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Oregon Man Survives Nearly Fatal Misdiagnosis
Tuesday, June 28th, 2011

According to a report on KATU, hemochromatosis (an overload of iron in the blood with a hereditary cause) is the most common genetic disease in America—but it's also widely misdiagnosed.  A local man, Jeff Williams, is fighting to change that after he nearly died from the disease. When he was first admitted to the hospital in 2008 doctors said he had cirrhosis of the liver from being an alcoholic,and was going through alcohol withdrawal.

The doctors were wrong, and their mistake almost cost Jeff Williams his life. 

According to Mr. Williams and his family, he wasn’t a heavy drinker—in fact, had not even had a drink in the weeks leading up to his admittance at the hospital, where he spent six days in a coma. He was also diagnosed with diabetes at the hospital during his ICU stay.  As soon as he got out of the hospital, Williams started doing his own research with a friend who is a doctor in an attempt to determine why he had been diagnosed with cirrhosis and diabetes at the same time, and came across information for hemochromatosis. The symptoms?  Diabetes and cirrhosis. 

Due to his own initiative, Jeff Williams got the blood tests that confirmed toxic levels of iron were damaging his internal organs and causing severe, permanent damage to his liver and pancreas. Mr. Williams could be dead today if he didn't self-diagnose his own hemochromatosis. It is a good reminder that doctors and hospitals can make mistakes.

Read more about his story in The Washington Post.

2 Comments » Comments on this Entry

2 Responses to “Oregon Man Survives Nearly Fatal Misdiagnosis”

  1. Jeff Williams says:

    I am he. Consider this. On Jan. 10, 2008, they actually tested my ferritin in the hospital, found it “markedly elevated at 2098”, and even mentioned that my multiple problems were “suggestive” of hemochromatosis. But avoiding that SINGULAR possible diagnosis, they rationalized that the ferritin levels were indicative of my “cirrhotic state” and “nutritionally depleted state” “rather than the other way around” (implying the HH damaged the liver and the iron overload was causing the high ferritin levels, which they most certainly were).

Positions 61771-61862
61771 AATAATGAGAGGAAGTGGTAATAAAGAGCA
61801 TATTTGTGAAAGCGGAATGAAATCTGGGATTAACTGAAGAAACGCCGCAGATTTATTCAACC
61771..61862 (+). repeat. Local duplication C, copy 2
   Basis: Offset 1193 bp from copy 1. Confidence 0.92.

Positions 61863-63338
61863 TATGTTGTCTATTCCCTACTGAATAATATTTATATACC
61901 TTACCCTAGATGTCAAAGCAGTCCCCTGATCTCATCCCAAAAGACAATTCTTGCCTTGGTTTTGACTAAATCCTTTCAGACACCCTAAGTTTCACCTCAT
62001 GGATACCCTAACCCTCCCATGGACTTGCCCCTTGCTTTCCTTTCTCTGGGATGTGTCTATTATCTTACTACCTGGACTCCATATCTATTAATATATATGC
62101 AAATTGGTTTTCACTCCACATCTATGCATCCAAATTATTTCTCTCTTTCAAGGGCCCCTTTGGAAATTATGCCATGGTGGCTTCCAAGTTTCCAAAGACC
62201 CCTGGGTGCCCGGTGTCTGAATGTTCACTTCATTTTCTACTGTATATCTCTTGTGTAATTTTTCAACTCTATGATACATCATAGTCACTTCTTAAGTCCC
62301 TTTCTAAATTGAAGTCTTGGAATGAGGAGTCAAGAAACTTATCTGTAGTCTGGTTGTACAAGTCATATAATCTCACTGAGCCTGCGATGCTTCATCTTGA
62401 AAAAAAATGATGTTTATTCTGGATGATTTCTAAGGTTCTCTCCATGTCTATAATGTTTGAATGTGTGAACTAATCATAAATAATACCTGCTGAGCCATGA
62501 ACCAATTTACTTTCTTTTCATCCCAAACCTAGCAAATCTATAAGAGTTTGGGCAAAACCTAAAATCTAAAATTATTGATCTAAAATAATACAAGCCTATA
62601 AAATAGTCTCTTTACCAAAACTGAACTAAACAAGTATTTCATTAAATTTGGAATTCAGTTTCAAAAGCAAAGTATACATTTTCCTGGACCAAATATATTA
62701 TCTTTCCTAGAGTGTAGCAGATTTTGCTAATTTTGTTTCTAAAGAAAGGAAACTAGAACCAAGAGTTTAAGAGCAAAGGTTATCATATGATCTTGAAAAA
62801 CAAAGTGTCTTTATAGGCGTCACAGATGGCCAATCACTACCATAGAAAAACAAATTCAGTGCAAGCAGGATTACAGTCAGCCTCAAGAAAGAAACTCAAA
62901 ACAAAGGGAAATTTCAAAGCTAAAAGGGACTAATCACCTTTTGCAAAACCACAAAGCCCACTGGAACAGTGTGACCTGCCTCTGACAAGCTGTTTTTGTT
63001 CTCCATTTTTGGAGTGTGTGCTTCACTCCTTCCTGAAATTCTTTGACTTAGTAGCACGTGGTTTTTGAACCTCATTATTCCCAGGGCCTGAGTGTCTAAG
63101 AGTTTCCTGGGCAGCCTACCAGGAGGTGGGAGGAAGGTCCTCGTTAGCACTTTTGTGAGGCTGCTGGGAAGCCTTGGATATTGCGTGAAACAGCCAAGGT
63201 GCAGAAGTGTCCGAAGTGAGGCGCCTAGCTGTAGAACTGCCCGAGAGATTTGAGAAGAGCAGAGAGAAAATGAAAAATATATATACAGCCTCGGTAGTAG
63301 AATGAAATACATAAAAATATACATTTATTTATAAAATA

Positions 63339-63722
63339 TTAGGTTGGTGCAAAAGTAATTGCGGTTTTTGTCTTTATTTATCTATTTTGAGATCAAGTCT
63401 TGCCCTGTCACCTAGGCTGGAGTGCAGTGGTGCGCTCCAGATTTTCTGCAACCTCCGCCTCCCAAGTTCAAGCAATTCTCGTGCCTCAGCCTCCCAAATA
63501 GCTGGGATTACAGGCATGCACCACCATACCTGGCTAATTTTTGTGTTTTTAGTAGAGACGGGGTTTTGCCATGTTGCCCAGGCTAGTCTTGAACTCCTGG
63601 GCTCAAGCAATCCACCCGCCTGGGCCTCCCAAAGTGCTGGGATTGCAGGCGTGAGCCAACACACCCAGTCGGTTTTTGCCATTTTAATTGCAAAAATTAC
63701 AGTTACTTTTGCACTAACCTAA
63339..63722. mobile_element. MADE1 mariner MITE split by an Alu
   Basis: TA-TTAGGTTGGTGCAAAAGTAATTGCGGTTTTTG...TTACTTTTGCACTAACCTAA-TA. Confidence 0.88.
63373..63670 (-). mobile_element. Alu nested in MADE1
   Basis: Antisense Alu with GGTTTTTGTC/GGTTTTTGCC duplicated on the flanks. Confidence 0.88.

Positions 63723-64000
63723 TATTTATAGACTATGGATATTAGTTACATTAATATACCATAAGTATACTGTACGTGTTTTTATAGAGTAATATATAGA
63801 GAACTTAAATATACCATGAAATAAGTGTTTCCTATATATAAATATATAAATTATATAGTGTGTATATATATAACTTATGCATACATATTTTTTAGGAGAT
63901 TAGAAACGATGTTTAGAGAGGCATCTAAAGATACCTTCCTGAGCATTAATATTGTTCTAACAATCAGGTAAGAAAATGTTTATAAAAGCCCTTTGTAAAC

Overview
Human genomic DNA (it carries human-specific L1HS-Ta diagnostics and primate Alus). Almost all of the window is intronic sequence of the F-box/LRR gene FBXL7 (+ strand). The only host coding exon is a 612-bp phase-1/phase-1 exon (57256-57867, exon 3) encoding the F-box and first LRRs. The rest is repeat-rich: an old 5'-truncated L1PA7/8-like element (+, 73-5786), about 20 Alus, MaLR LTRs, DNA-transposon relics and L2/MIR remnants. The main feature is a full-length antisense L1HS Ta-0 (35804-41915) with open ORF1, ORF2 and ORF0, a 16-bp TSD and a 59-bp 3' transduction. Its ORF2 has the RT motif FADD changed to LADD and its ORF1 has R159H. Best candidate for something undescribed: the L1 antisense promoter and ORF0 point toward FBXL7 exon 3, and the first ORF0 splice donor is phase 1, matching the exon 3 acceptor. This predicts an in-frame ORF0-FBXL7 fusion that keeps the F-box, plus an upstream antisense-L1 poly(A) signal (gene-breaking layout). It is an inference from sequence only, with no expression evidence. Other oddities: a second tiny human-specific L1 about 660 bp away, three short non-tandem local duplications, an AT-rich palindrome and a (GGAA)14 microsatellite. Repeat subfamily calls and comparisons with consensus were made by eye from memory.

Consider this: This report was NEVER released to me. The doctor who authored it NEVER MENTIONED he had written it in SEVERAL subsequent visits, or even when I INDEPENDENTLY SELF-DIAGNOSED some 4 1/2 months later. Not when I called him and demanded he order the labs for this test. Not after they were positive. Not after the genetic test was postive. Not after I demanded and received the lab tests for typical “auto-immune” type 1 (negative, of course!).
    COnsider this: I accidentally happened upon this report at a visit to my nurse practitioner on May 10, 2009. You can imagine my shock. And what are the repercussions of them misdiagnosing me and not telling me? There are two; one being: Had I not self-diagnosed, they would NEVER have tested me for HH again. I would have died. 2: By self-diagnosing, I essentially cut through the time-space continuum by intercepting that possibility.
    Finally, the possibility of legal action based on damages caused by negligence were removed as I self-diagnosed at 4 1/2 months after hospitalization. There is little chance of proving incremental damage from iron overload during that period. Thus, negligent and incompetent and perhaps malicious for concealing the previous ferritin test and disregard of HH as a possible cause? H%$L YES! Were there damages as a result? Probably impossible to prove and not worthy of … er.. ah.. pursuit.
    ’nuff said, as they say…

  2. Thank you for your comment, Mr. Williams, and for sharing your story with us.

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